The earth has lost its mystery, but not so the sea. The ocean is still the home of mystery. Hast thou entered into the springs of the sea? The earth has been explored and her wildernesses conquered, but no man has entered into the springs of the sea. The earth changes; the sea sweeps on the same.
Unchangeable save to thy wild waves' play—
Time writes no wrinkle on thine azure brow—
Such as creation's dawn beheld, thou rollest now.—George Gordon Byron
There is the mystery of its distance. Not on the mountain nor on the plain do we get such a conception of infinite space as on the sea. There is the mystery of its depths. Think of the monsters that come out of its slime; think of the golden treasures that strew its floors; think of the ships that sailed but never came to port; think of the fleets of war and merchandise that rot and crumble in its depth; think of the uncounted thousands of mariners and adventurers who sleep in its dark caverns and have "suffered a sea change into something new and strange." What makes its waters salt? What makes its tides roll up and down the shelf of the continent? The sea is still the home of mystery.
The sea one day, in restless mood,
And ceaseless ebb and flow,
Was heard to voice its discontent
While rolling to and fro.
'Oh! how I wish that I could rise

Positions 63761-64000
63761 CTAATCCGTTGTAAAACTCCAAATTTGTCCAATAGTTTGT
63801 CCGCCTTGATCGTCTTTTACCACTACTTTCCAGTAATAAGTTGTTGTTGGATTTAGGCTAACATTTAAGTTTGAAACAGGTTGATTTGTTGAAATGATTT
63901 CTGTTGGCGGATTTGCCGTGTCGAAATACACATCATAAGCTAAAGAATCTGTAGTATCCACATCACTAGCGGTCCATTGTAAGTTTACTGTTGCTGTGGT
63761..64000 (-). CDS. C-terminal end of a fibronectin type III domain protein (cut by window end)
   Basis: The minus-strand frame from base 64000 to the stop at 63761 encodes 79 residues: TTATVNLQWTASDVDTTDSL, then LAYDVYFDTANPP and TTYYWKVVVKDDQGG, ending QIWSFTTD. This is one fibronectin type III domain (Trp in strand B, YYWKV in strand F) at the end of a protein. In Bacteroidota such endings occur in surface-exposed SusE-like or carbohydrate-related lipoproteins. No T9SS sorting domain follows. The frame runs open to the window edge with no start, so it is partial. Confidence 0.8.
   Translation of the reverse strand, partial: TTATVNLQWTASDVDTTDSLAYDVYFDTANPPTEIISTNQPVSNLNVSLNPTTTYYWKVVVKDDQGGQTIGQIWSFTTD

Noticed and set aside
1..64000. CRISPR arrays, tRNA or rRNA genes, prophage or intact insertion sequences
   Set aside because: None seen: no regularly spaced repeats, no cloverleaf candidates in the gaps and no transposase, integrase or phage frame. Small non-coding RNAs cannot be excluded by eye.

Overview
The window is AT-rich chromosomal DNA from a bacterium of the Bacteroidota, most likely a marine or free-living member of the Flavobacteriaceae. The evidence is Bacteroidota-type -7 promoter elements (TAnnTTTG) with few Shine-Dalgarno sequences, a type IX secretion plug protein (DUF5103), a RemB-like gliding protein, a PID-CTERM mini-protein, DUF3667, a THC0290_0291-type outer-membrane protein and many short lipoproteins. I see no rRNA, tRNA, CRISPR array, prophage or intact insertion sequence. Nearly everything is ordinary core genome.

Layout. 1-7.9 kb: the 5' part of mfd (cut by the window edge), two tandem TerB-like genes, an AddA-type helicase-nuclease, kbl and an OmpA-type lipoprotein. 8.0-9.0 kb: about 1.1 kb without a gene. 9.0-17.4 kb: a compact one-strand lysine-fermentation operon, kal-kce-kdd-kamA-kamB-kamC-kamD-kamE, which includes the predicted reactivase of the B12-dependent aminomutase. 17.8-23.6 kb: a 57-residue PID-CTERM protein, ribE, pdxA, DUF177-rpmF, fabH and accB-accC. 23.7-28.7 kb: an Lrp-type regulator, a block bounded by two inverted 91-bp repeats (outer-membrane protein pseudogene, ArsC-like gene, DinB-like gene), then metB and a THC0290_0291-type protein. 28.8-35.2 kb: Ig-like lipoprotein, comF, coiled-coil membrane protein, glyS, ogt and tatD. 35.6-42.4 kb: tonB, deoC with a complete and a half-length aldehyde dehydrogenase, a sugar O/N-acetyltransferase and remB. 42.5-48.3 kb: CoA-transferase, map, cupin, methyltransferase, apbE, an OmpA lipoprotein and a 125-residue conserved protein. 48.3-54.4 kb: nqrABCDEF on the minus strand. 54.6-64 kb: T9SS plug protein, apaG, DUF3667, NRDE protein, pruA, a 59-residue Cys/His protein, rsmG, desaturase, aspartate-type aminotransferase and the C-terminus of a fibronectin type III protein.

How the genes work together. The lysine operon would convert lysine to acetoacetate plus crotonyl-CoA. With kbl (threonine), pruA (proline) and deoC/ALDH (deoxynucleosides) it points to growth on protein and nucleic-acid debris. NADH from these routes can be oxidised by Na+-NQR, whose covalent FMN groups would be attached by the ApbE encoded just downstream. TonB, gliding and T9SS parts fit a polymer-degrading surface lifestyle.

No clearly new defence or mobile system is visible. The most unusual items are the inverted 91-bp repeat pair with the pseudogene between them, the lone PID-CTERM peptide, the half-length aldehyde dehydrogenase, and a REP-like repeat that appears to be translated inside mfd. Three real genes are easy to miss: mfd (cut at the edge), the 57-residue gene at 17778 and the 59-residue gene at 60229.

To yonder blessed light,
Instead of always tossing here
And pitching day and night!
'O wind! kind wind! grant me your aid,
I want to reach the sky,
And if you'll only blow enough,
I can if I but try.'
'All right! All right!' the wind replied,
'I'll do my best for you:'
And so it started blowing hard
And furiously too.
The sea went mounting up and up,
And higher in the air,
But soon came tumbling down again,
And that in great despair.
'I feel I never shall mount up,
Though all the winds would aid,
So I must just be water still,
For water I was made.'
But hark ! the sun is speaking now;
'Oh, foolish, foolish sea!
Lie still and I will draw thee up,
And I will set thee free.
Keep thou within my influence
And I will change thee so
That, even if thou wished it much,
Thou couldst not dwell below.
'I'll change thee into that which gives
Refreshment from on high;
I'll let thee bear my gift of love
O'er scenes both parched and dry.
Trust not to thy poor efforts vain—
The changing power is mine.
Yours is the lot to rest content,
To dwell just where I shine.'—F. Howard Oakley
(John 7. 37; Philem. 6, 7)